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Laser µFAB Workstation

Photonics.com
Jun 2011
Newport CorporationRequest Info
 
IRVINE, Calif., June 1, 2011 — Newport Corp. has introduced the Laser µFAB, a tabletop laser microfabrication workstation optimized for research applications. It is designed for use in both additive and subtractive processes, including 3-D microfabrication by two-photon polymerization (TPP), laser ablation and surface structuring of various materials, volumetric writing of waveguides and microfluidics, and nanosurgery and microdissection.

Specific research applications using TPP in custom or commercial photoresists include photonics, microelectronics and microelectromechanical systems. Relevant industrial materials that can be used in ablation and surface structuring applications include metals, polymers, semiconductors, glasses, ceramics and biological targets. Waveguides and microfluidics can be volumetrically written in glasses and polymers. Nanosurgery and microdissection can be done in vivo for subcellular investigations of model organisms.

The Laser µFAB can be configured for use with femtosecond laser oscillators, amplifiers, optoelectronic pulse amplifiers and other types of lasers in the visible to near-infrared range. Submicron spot sizes are achieved at the sample with high-numerical-aperture objectives. Simple lenses can be used in less critical applications, for example, where 10- to 20-μm spot sizes are acceptable. Computer-controlled variable attenuation is integrated with the workstation to prevent over- or underexposure at the sample.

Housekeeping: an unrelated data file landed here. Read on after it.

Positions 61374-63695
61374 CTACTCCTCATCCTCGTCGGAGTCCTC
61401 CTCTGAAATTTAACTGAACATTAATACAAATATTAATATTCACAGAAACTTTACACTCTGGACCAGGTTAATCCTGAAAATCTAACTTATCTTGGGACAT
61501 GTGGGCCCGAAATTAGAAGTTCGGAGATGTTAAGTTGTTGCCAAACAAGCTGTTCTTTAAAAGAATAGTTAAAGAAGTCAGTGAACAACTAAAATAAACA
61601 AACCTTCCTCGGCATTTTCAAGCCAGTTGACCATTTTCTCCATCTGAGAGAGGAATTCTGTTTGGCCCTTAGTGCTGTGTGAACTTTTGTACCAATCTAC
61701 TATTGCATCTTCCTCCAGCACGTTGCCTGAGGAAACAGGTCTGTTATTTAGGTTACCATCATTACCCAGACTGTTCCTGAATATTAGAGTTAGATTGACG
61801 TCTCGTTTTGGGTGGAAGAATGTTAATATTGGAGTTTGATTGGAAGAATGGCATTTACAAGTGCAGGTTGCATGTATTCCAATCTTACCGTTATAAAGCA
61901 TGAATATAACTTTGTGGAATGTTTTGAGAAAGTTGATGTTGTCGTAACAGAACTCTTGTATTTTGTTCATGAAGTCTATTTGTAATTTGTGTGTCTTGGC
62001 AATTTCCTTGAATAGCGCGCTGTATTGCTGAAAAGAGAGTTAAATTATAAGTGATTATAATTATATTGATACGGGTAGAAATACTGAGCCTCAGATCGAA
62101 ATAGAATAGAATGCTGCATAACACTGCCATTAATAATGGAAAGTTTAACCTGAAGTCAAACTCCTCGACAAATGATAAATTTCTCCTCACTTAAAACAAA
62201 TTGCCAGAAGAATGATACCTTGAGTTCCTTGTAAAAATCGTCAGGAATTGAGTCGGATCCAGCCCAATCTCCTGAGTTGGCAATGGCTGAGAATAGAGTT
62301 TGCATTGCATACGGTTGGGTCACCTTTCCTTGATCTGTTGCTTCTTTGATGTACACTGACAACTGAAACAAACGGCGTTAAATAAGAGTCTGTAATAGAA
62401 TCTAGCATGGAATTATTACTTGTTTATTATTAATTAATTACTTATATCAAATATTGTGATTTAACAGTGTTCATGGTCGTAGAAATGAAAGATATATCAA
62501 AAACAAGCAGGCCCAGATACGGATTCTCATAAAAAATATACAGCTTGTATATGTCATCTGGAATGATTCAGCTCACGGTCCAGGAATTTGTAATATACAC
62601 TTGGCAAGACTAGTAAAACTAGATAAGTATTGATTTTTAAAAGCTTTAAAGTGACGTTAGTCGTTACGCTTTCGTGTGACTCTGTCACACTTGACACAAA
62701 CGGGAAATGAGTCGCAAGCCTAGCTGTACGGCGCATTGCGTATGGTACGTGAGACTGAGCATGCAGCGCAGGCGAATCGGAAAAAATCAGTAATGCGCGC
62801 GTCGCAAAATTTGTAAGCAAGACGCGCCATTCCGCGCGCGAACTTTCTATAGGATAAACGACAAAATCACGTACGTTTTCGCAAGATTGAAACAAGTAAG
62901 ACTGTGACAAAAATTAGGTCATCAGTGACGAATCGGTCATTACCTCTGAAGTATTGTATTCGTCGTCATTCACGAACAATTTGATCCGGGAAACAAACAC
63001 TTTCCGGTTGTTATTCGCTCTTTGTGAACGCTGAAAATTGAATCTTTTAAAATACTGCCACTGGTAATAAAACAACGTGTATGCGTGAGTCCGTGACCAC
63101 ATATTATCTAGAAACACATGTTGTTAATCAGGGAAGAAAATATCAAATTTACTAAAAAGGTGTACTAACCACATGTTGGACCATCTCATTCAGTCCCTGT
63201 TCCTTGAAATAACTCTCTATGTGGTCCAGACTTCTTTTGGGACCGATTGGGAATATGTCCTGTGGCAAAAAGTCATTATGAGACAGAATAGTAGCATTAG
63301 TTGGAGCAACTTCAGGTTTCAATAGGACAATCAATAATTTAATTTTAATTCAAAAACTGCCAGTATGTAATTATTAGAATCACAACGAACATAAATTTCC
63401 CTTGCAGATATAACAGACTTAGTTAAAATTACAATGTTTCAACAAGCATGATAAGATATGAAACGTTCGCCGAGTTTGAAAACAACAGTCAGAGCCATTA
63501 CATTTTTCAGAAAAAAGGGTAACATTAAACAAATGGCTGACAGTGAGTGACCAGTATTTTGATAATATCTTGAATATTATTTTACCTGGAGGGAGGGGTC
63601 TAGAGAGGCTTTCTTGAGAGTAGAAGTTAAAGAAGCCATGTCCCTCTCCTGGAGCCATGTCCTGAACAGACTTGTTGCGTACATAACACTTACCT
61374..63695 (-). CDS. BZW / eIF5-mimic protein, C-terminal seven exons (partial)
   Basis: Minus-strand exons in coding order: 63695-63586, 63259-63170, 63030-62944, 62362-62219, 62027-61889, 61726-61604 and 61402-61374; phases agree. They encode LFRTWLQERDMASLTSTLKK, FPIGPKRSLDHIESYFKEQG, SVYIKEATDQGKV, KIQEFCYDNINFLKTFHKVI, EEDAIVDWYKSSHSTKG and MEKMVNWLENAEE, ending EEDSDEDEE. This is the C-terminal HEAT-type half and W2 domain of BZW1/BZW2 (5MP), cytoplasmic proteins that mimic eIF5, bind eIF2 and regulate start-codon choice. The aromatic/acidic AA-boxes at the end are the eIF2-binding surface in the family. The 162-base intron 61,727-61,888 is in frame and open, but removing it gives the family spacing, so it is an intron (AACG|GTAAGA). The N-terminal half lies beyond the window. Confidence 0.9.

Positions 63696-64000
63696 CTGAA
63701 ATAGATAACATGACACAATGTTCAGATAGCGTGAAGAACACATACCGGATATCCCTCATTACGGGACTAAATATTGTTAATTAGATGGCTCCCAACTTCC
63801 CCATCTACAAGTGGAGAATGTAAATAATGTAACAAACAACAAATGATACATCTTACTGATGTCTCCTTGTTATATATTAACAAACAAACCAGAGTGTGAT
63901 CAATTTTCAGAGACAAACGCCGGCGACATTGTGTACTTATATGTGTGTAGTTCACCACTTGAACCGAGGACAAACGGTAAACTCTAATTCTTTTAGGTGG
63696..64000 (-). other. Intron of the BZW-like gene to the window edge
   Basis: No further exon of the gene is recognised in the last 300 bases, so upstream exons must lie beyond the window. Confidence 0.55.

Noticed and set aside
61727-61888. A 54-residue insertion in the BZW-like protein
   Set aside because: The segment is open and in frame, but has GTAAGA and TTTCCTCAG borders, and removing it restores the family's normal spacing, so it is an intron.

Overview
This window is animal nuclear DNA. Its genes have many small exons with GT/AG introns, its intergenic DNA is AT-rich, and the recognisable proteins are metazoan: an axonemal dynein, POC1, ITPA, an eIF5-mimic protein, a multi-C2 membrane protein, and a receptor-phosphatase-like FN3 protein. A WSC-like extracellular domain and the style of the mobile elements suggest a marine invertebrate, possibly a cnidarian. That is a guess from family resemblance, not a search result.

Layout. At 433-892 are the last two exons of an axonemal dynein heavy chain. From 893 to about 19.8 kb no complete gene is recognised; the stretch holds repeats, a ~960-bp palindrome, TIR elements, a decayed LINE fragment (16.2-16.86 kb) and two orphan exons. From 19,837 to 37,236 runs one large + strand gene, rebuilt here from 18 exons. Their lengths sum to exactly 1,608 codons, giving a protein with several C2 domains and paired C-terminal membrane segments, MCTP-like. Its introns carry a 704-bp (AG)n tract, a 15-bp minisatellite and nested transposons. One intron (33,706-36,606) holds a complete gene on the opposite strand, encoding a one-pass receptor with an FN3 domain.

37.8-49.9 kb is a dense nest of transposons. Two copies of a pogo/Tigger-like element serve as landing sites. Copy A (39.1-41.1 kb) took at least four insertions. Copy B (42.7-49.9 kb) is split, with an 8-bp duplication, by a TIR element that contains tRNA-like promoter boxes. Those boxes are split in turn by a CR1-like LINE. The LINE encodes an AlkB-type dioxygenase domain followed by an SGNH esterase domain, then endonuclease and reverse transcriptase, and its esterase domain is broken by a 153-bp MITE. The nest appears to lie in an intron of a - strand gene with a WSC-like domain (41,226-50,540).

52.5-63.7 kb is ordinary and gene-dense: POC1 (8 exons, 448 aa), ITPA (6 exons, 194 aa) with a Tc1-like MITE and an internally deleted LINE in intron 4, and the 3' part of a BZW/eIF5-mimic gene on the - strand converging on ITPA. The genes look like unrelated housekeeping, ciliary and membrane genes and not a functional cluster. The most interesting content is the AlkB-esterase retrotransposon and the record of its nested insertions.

The standard Laser µFAB includes high-precision stages covering 100-mm X and Y, and 4.8-mm Z, with a resolution of 50 nm. This allows for continuous large-area patterning without the need for stitching. The top plate includes a holder with features for slides, coverslips, wafers or large samples.


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GLOSSARY
laser ablation
The removal of material from a surface by high intensity pulsed or CW laser radiation emission.
two-photon polymerization
An additive fabrication technique, referred to as TPP, used to make 3D microstructures with submicron feature sizes by using a near-infrared (NIR) emission that excites a photosensitive resin, triggering multiphoton absorption where light intensity is highest and a polymerization process that changes it from a liquid to a solid. When the volume of the focused laser beams, or voxels, are precisely overlapped, 3D microstructures are created and revealed by washing away unsolidified resin with an...
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